Ashes and hearts go hand-in-hand at Lent

Feb 09, 2018
  • By Lorraine V. Murray
  • For the AJC
Lorraine V. Murray

Talk about worlds colliding. This year Ash Wednesday, the opening salvo to Lent, falls on Valentine’s Day, celebrated with hearts and chocolates.

On Ash Wednesday, Catholics and many other Christians receive ashes, drawn in a cross, upon their foreheads.

In Catholic churches, priests traditionally intoned, “You are dust and to dust you shall return,” although today some say, “Repent and believe in the Gospel.”

Admittedly, ashes and hearts seem like odd bedfellows, but I’d say Lent and love go hand-in-hand.

When I was a child, I saw no connection between my reluctant sacrifices during the 40 days leading to Easter and the love I was expected to show God.

You see, my image of God was largely based on my earthly father, a quiet, distant man who had little time for me.

He wasn’t the kind of dad who got down on the floor to play with kids, nor was he inclined toward affectionate outbursts.

He did, however, erupt in anger when my sister or I accidentally upended a glass at supper, causing a river of milk to wend its way across the table.

Based on my limited evidence, I pictured God as a faraway old man in the sky, who was prone to anger.

As for Lent, it was an annoying season that involved curtailing my joys and running the risk of provoking divine fury when I cheated.

And I certainly did cheat, once I discovered pepperoni pizza never tasted as good during the week as on Friday, a meatless day for Catholics.

And I must confess that during Lent, the occasional forbidden chocolate cookie was especially toothsome.

As an adult, I realized the 40 days of Lent aren’t intended to cause resentment and guilt. Sacrificing some pleasure — sweets, wine, meat, shopping, Netflix— helps us repent for past sins.

Although some clergy rarely utter the word “sin,” there’s a congregational prayer at every Sunday Mass, year round, called the Confiteor, asking God’s forgiveness for “what I have done and what I have failed to do.”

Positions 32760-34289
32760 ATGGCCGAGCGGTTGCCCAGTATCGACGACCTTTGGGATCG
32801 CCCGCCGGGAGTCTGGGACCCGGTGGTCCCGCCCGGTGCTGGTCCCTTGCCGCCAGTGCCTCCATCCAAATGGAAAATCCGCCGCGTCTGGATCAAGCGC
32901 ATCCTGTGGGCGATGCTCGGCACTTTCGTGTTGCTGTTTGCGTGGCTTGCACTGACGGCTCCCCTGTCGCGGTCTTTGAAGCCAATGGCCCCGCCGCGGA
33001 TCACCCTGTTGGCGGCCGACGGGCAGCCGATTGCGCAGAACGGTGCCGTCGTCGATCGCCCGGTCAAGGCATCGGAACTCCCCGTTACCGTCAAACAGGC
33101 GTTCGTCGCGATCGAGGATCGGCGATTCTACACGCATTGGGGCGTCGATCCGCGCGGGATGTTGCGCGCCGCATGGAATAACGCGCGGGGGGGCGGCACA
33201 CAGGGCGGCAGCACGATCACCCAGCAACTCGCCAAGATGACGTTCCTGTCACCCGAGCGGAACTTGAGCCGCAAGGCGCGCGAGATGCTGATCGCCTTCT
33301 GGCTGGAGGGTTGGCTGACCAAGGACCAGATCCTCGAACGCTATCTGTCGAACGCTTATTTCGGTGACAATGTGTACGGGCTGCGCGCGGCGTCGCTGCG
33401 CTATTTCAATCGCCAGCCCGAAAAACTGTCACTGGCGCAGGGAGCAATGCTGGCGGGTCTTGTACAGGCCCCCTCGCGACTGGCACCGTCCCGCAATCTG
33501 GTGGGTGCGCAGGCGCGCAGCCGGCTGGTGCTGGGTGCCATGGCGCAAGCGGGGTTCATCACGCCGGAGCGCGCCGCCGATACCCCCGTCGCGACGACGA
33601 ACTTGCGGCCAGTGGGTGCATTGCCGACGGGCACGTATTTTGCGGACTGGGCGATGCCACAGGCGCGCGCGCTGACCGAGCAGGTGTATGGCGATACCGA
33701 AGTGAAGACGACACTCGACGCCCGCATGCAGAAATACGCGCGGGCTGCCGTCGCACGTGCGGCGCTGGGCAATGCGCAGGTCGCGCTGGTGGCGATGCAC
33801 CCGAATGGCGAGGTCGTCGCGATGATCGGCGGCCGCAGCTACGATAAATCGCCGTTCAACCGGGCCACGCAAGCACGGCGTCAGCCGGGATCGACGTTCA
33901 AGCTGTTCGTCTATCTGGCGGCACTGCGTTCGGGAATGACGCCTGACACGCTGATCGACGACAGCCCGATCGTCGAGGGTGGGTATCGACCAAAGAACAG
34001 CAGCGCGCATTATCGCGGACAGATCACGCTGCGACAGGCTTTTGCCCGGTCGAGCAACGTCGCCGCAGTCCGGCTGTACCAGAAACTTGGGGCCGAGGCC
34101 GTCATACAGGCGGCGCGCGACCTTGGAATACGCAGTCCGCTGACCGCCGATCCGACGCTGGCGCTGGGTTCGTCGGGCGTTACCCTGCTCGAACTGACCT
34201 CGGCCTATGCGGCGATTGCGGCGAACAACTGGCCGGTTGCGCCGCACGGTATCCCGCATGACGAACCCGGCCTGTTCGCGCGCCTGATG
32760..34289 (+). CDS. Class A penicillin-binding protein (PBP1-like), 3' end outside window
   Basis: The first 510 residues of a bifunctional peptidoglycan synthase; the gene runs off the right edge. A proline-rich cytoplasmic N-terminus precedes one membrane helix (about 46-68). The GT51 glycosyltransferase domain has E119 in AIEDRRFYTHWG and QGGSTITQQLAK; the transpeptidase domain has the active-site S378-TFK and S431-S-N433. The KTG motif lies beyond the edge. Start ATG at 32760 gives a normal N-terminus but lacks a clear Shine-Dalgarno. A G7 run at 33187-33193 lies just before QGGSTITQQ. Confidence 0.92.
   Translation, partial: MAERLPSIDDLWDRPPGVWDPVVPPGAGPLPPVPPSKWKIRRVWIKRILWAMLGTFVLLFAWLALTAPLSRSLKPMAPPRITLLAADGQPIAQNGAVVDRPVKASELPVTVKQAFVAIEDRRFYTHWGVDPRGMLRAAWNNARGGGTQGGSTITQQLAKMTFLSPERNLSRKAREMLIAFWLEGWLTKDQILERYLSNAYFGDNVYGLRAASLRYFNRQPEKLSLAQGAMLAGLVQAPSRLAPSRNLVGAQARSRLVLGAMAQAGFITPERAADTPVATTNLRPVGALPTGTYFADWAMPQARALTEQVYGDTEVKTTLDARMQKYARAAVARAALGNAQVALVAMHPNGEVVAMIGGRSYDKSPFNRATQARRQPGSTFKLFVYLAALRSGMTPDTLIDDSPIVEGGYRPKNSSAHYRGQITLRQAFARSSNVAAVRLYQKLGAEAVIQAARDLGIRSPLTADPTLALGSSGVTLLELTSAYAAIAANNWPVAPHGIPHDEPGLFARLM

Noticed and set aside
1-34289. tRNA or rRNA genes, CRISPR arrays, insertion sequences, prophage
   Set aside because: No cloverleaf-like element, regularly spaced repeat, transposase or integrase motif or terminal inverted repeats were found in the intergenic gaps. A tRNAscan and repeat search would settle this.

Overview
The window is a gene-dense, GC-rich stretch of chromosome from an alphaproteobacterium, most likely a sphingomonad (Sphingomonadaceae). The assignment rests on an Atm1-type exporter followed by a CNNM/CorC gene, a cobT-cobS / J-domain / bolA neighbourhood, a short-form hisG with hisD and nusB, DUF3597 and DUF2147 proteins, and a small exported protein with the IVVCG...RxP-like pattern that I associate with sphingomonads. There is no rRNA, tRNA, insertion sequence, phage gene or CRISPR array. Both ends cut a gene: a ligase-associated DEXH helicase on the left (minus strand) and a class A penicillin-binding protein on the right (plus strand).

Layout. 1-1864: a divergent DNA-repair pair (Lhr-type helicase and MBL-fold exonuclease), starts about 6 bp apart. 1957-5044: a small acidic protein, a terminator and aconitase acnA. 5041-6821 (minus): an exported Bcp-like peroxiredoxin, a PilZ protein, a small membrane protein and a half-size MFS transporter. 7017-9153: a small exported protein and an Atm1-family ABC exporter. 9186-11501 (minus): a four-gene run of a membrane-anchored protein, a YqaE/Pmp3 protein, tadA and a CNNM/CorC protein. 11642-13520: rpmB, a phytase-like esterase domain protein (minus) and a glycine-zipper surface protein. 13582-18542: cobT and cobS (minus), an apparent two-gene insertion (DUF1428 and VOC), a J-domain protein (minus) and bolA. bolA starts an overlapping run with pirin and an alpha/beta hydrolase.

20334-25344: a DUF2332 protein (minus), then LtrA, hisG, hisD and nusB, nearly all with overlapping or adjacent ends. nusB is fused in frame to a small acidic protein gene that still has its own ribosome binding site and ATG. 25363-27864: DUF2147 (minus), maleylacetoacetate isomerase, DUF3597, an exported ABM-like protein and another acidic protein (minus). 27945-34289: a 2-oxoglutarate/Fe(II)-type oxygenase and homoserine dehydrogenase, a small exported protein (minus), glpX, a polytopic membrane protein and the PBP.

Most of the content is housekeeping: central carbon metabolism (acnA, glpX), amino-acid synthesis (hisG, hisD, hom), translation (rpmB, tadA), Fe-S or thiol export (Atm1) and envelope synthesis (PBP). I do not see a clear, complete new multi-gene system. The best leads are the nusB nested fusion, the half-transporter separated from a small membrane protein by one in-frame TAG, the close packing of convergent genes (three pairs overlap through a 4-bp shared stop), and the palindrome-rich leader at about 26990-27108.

And if this doesn’t define old-fashioned, garden-variety sin, I don’t know what does.

Have I overindulged at the mall? Lied to get out of uncomfortable fixes? Envied friends for their posh homes?

Have I failed to notice folks in need? Neglected my family?

Christians believe Jesus died for the world’s transgressions —past, present and future —which include the sins we commit today.

We embrace fasting at Lent as preparation for feasting at Easter, when we joyfully proclaim the Resurrection.

The Gospels tell us Christ lived, suffered and died because “God so loved the world that he gave his only begotten son, that whoever believes in him should not perish, but have everlasting life.”

If Christ could surrender his life for me, what small token of love might I give him? Pricey lattes at the fancy cafe? That weekly shopping spree? The evening chocolates I have while watching movies?

Alms-giving also is part of Lent, so some sacrifices go hand-in-hand with helping my neighbor. The less I splurge on designer clothing, the more money I can put in the collection basket for the poor.

In his poem “O God I Love Thee,” Jesuit priest Gerard Manley Hopkins writes, “Why should I not love thee, Jesu, so much in love with me?”

On the face of it, Lent might seem like a dreary season of sackcloth and ashes, and tuna fish sandwiches, but it’s a chapter in the eternal love story starring Jesus Christ.

After all, Jesus explained his death on the cross by saying, “Greater love has no man than this, that a man lay down his life for his friends.”

And the collision of Valentine’s Day and Ash Wednesday sends a striking message, because the ashen crosses we bear on our foreheads symbolize the deepest, most enduring love the world has ever seen.